If you are born blind, it is in response to your poor choices in some other life, why would anyone help you now? Your parents might put you in the corner to live out your life in darkness, you might barely survive, and they would have no conscience about it since you obviously deserved it. Hinduism doesn’t require kindness to the less fortunate.

If there are noises in your house at night, if demons haunt your home and physically batter you, you must visit the local shrine more often, ring that bell harder, offer something more or better to appease it.

You must buy more garlands, sacrifice more coconuts (these can replace animals in most cases), you must make a pilgrimage, you must wash in the Ganges, you must take off your shoes, you must perform pujas, and most importantly, you must mind your station in life, and you must not convert to another religion nor redraw the lines that keep everything working as it has for thousands of years. It is fine to be Muslim, just stay a Muslim. It is fine to be Buddhist, just stay a Buddhist. It is even fine to be a Christian to some extent, but keep it all to yourself.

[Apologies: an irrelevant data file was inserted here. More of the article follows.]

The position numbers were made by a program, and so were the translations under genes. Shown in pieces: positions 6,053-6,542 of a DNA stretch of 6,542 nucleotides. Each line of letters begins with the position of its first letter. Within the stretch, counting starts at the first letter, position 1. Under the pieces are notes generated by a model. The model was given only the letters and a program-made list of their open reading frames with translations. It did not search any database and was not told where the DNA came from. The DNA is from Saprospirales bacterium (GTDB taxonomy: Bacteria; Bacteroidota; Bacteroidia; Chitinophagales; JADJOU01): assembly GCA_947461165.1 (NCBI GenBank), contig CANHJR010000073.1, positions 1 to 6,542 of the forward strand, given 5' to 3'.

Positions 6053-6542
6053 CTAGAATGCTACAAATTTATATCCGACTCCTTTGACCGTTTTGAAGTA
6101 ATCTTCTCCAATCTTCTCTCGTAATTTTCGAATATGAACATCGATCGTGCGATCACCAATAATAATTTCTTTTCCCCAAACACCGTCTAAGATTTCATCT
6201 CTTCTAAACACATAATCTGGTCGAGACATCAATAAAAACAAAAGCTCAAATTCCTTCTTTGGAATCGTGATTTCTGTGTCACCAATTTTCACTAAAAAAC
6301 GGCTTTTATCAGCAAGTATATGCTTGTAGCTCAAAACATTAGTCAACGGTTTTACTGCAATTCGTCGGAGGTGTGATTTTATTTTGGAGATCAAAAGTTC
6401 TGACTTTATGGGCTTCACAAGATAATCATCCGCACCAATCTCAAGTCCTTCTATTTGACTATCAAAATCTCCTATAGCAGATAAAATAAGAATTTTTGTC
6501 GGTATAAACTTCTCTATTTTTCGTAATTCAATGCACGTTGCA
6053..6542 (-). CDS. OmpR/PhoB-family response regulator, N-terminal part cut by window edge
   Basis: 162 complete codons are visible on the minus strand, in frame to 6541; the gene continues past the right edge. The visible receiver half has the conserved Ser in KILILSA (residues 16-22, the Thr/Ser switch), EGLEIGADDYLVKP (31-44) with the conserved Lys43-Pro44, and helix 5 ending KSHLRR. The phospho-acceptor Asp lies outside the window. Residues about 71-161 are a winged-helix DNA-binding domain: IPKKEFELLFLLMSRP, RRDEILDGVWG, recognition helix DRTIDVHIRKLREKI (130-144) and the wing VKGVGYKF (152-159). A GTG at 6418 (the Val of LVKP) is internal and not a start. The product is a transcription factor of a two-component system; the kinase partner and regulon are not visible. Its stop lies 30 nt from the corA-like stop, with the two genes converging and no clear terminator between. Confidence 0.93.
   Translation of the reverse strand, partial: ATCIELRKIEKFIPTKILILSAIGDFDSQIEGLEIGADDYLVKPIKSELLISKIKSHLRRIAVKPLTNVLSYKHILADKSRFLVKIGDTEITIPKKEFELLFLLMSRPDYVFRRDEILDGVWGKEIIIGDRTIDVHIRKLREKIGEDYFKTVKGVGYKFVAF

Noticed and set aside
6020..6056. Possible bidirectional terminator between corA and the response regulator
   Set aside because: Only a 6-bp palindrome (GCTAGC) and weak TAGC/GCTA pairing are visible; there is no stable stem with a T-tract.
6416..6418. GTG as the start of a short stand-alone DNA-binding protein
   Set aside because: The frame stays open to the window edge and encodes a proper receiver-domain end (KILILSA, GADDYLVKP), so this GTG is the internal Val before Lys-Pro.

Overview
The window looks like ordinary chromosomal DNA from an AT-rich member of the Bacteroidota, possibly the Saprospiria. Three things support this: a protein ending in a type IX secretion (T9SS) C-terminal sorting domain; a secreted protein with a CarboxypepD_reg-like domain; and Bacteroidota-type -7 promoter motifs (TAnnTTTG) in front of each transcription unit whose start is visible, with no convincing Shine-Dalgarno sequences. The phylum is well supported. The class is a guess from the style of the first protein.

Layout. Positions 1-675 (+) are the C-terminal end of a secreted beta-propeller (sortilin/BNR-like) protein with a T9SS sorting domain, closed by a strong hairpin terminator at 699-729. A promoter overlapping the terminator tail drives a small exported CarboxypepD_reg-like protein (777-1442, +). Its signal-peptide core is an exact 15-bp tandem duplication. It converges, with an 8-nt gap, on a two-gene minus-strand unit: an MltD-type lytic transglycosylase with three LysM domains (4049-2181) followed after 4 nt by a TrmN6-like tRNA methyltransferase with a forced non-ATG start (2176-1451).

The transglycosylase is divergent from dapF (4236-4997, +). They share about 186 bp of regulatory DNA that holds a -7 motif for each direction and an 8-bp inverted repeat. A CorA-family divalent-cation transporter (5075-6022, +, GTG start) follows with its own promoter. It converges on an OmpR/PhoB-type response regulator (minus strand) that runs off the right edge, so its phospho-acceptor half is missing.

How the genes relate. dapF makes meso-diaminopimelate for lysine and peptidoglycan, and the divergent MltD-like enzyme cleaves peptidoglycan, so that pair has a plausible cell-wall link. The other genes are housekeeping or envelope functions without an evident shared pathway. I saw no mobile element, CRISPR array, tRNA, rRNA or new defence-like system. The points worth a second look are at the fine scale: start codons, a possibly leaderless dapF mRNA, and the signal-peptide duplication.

This is how India changes, advances, but still remains the same.

Coming to India, I wanted to know what it looks like to “be the church” in northern India (northern and southern India are very different from each other, as are the east from the west. It is almost like there are countries within this country). Like everything else here, it all seems like a puzzle at first. All along I felt as if I was bring given a little picture and another little picture and another until I got that “aha moment.” Having said that, I don’t begin to claim to know much about this profoundly complicated place or how things work exactly, but here is a slice of it:

After our dark and depressing time in Varanasi, we had two really amazing experiences with church planters here. We went to a city a few hours out, to a medical facility. We were invited into the home of a doctor and his wife (I am not going to mention names here just in case it is a problem) who fed us and then invited us into a circle of church planters. He began by asking me what I wanted to know about church planting in India. To be honest, it was a little intimidating. Who am I? These men were taking time out to talk to me and, having experienced the craziness of Varanasi just a few hours before, I was pretty unprepared for a formal sit-down. No matter, the doctor just began to share his story and I tried to keep up.